New Year, New Blog, Same great people!!
Now to a real question, which in today’s day and age is very important to try and be seen by as many people as possible. “How can I get my book reviewed and featured?” Wow, I’m glad you asked me that question, because that is something I can help you out with. I’ve said it a hundred times and I’ll say it again for the hundred and first time. Writing a book is the easy part of this process, getting it read, reviewed, and sold are the difficult parts. Most authors don’t have a degree in marketing, and even if they do, that doesn’t mean much. Heck look at all the crappy commercials you see on T.V., just remember that millions of dollars and thousands of hours went into making that stupid thing, so don’t think that someone with a marketing degree is any better at getting their stuff read and distributed to fans any better than you. However, a lot of research and work have to go into getting your book read and hopefully featured and that should start BEFORE you finish the book. Spend a couple of hours a week finding blog sites that talk about your subject matter. If you are writing a mystery, don’t contact a paranormal blog site, hoping they will review your book because they won’t. Instead, search out book clubs, blog sites, radio shows, author fan sites, etc. that talk, read, and love mysteries.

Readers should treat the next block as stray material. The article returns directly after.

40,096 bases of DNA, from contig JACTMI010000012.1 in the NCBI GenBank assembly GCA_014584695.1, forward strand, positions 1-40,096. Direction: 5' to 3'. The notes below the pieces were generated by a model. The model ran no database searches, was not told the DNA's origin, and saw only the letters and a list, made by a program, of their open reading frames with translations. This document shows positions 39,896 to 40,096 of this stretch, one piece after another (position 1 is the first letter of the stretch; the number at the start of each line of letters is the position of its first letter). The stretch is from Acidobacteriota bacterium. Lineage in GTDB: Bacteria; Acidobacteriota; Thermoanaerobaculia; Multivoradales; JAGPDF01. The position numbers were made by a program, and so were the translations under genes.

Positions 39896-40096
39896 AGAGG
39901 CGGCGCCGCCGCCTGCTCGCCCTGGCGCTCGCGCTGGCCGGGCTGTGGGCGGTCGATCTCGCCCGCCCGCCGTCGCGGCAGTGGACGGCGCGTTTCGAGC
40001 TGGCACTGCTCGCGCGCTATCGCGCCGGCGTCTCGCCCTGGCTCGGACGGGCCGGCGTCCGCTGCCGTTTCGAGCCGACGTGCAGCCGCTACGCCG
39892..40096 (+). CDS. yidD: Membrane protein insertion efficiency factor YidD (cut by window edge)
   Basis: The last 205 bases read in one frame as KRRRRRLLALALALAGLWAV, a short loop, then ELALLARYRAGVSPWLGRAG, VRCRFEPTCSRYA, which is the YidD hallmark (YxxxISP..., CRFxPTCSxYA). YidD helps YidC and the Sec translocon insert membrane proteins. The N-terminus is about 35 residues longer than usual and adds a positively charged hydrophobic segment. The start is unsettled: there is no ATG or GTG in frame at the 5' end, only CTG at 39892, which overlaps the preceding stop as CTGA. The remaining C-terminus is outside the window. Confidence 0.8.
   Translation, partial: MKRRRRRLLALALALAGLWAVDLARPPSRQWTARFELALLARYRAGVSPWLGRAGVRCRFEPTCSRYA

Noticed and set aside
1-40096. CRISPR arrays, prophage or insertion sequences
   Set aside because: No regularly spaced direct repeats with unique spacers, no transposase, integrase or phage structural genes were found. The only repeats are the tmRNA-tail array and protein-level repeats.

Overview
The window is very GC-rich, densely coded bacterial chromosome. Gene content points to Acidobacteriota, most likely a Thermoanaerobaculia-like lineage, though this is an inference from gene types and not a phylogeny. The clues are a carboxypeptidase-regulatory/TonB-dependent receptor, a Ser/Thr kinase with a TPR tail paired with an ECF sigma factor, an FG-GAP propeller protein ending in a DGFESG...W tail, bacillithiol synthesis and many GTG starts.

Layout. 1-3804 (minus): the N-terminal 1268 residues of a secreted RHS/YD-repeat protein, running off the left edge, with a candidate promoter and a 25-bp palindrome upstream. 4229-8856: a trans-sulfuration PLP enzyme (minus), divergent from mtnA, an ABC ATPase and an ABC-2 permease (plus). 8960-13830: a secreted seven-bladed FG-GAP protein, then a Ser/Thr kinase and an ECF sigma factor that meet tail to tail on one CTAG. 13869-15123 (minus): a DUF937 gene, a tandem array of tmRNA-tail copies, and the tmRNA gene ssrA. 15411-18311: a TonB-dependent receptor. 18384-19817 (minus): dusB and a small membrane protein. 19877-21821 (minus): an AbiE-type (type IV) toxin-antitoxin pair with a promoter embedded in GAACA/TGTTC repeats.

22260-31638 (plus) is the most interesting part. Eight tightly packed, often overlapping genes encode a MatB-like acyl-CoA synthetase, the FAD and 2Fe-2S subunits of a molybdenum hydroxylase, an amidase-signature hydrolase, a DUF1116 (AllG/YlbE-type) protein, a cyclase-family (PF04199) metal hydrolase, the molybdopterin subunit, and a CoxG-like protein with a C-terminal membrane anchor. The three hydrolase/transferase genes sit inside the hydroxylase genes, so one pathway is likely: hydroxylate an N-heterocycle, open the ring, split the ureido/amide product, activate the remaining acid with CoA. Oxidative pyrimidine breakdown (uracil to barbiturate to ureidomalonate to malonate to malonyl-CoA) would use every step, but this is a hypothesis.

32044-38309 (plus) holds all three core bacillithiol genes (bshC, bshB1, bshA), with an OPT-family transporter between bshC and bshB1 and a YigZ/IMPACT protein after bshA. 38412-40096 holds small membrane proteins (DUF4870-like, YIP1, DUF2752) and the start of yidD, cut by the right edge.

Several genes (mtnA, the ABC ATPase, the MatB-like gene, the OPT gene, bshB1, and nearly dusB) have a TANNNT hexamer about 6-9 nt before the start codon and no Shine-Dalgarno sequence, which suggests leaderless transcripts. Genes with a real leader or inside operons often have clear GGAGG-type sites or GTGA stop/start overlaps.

Next, let’s take a magazine like, well Suspense Magazine. We cover the genres of suspense, thriller, horror, and mystery and all the subgenres that spin off of those major lines. However, when we get emails, we get a synopsis that is written on the back of the book and that is boring! Instead, you need to write a query like you would for an agent or publisher. When you look at the back of the book, that is written to sell the reader on buying the book, so you want to give them a cliff hanger of what is to come: will the hero make it out alive or will the killer succeed at his master plan. When you are looking for a review: so the hero is brought through a maze of challenges when the killer takes him on a ride through hell, but in the end the hero is able to weave himself through and ends up taking the killer down losing only a little bit of his sanity, but still keeping his family intact, or something like that. Remember that reviewers AREN’T buying the book, so don’t sell them on it that way, instead sell them on the characters, the plot, the beginning, the middle, and the end. It’s ok to give away the ending, or give details about how the hero loses his wife in a gun battle that ends up taking the killers life, but also his wife’s. Our magazine gets over 3000 books each year, yep 3000 and that doesn’t include the EBooks or the short stories, just in the mail. While we can’t review them all and many come unsolicited, we try our best to give every book some sort of look. Like many reviewers, they have read the same synopsis a hundred times. Yes, you have the best hero that is near the brink of death going up against the most intelligent villain ever written. Instead, you need to focus on the characters and don’t leave out the secondary ones as many times those are the ones that people will love or hate more than the main ones.